Learn to Make Tasty — and Healthy — Meals With Online Classes

Posted on 04/30/24 by Linda Lamb

Linda Toney, 73, doesn’t buy salad dressing from the grocery store anymore. Instead, Toney, a retired nurse from Blythewood, outside Columbia, mixes her own, using blackberry or strawberry flavored vinegar and Persian olive oil.

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Compared with store-bought dressings loaded with salt, sugar and additives, the homemade option is healthier for Toney and her husband, William, who both have prediabetes. Making homemade dressing is among the healthy eating tips Toney has learned from Greenville-based chef Veera Gaul, who teaches online cooking classes for AARP on how to make nutritious meals.

“Even when we go out to eat, we try to select healthy foods,” such as seafood and vegetables, Toney says.

The virtual sessions are part of AARP’s efforts to help older South Carolinians embrace healthier lifestyles. The next class is Thursday, May 23.

Gaul is a proponent of heart-healthy Mediterranean-style food plans that focus heavily on fruits and vegetables, whole grains, legumes such as beans and lentils, lean proteins and healthy fats, primarily olive oil. Research shows the Mediterranean diet may lead to better cardiovascular health and brain health and reduced risk for some cancers, compared with typical Western diets with lots of red meat and processed foods.

Gaul believes the laid-back style of Mediterranean eating also has health benefits as people relax and enjoy the meal.

“It’s about laughter and camaraderie and talk,” she says. “It’s an event.”

Trying something new

Gaul is a trained chef and former faculty member at Rhode Island’s Johnson and Wales University, which is known for its culinary and hospitality programs.

Originally from India, she co-owns with her husband a culinary gift store in downtown Greenville that features olive oils, vinegars and other ingredients commonly used in Mediterranean cooking.

Chef Gaul prepares a ricotta toast with honey and herbs and a Mexican-style slaw with black beans, corn, tomatoes, lime and cilantro for her online class. Photo by Tim Robison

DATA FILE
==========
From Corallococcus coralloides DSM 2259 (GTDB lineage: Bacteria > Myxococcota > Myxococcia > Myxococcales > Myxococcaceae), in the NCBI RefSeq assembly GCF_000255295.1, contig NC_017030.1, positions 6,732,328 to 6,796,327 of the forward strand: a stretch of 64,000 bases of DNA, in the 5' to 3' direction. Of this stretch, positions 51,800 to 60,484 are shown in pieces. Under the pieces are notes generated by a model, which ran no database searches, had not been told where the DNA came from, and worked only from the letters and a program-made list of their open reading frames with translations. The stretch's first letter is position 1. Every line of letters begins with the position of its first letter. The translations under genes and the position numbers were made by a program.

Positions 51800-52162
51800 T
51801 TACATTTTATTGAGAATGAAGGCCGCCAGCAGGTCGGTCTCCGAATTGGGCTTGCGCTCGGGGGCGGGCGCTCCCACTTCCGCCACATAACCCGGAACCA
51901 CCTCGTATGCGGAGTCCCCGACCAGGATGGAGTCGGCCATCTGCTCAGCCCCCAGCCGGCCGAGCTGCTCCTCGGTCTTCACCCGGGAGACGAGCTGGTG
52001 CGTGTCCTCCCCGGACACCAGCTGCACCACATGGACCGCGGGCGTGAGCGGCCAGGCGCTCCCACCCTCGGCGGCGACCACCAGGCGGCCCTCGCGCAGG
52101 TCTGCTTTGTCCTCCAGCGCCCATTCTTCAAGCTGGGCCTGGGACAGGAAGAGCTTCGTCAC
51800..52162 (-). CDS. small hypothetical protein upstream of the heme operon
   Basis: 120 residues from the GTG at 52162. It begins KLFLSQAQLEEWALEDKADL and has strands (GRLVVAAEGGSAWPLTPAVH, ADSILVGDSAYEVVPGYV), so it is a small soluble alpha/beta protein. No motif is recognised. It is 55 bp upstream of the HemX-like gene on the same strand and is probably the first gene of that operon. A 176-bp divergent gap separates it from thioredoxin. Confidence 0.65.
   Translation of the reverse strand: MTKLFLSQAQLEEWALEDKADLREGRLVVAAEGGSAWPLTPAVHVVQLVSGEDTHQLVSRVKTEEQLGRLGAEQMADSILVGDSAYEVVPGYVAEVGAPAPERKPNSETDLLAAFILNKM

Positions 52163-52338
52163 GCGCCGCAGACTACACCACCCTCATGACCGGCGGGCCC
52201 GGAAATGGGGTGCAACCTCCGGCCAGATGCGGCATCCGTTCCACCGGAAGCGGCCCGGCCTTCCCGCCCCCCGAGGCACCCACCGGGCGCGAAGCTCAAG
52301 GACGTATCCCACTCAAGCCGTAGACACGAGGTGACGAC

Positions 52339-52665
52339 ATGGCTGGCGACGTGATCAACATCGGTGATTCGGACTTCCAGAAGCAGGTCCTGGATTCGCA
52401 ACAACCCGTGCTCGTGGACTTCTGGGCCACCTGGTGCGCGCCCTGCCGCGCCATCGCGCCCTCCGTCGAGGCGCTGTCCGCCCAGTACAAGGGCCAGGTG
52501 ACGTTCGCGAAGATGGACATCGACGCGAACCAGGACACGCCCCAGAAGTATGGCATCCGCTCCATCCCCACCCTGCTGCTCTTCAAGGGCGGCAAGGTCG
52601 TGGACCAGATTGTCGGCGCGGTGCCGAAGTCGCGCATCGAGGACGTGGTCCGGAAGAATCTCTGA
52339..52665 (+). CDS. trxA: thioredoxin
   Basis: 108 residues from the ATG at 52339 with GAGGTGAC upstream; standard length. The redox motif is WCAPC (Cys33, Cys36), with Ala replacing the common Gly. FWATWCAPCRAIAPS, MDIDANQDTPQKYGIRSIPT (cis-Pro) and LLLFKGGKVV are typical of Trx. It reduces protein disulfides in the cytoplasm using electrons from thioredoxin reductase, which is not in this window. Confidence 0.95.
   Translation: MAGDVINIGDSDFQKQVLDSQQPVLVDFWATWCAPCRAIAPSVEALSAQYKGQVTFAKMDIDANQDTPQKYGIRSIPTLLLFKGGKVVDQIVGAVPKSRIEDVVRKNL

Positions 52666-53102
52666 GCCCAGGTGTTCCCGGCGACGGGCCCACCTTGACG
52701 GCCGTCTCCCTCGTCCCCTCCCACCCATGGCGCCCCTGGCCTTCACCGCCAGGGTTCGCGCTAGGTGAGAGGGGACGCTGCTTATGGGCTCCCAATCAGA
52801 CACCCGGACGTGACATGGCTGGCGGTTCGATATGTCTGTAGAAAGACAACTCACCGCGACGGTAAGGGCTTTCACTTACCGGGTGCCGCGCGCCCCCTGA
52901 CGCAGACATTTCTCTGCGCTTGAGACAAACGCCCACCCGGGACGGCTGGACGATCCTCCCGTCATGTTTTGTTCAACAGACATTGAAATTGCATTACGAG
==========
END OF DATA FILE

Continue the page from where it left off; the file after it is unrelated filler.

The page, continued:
In her online classes for AARP, Gaul also focuses on how to make healthier versions of classic dishes. In one session, she tackled chicken—but instead of making a traditional Southern-fried variety, she made an oven-baked version. And instead of cooking turnip greens in fatback from a pig, she sautéed them in a flavored olive oil.

“My goal is to make it fun and interesting and give people ideas about trying something new,” she says.

But, Gaul notes, she doesn’t urge people to ditch their old diets overnight, which can seem overwhelming. Instead, make gradual changes, she suggests. “Maybe go vegetarian one or two nights a week; maybe switch out meat for fish one night.”

For her class this month—Summer Sides—Gaul will feature a potato salad made with pesto and a citrusy slaw dressed with oil and vinegar in lieu of a more traditional mayo base.

Retiree Paula Howell, 71, of Lexington, says she enjoyed Gaul’s previous classes and has nudged her meat-loving husband to sample more salmon and salads. Howell also enjoys the chef’s “normal and relatable” presentation. “I don’t need to see a skinny 20-year-old telling me how to cook,” she says.

Jo Pauling-Jones, an associate state director with AARP South Carolina, says nearly 200 people registered for Gaul’s last class. “Sometimes we just get bogged down in doing what we’ve always done, when it comes to cooking,” but the classes offer new tips and recipes to try, she says.

Gaul’s remaining classes this year will be on Thursdays from 11:30 a.m. to 12:30 p.m. on May 23, July 18 and Sept. 26. Registration is required to access the live sessions, as well as to get recipes and links to view recordings of previous classes. To sign up, go to aarp.org/cookingsc or call 866-389-5655.

Linda H. Lamb, a Michigan-based writer, covers health care, veterans, politics and other issues for the Bulletin.

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This story is provided by AARP South Carolina. Visit the AARP South Carolina page for more news, events, and programs affecting retirement, health care, and more.

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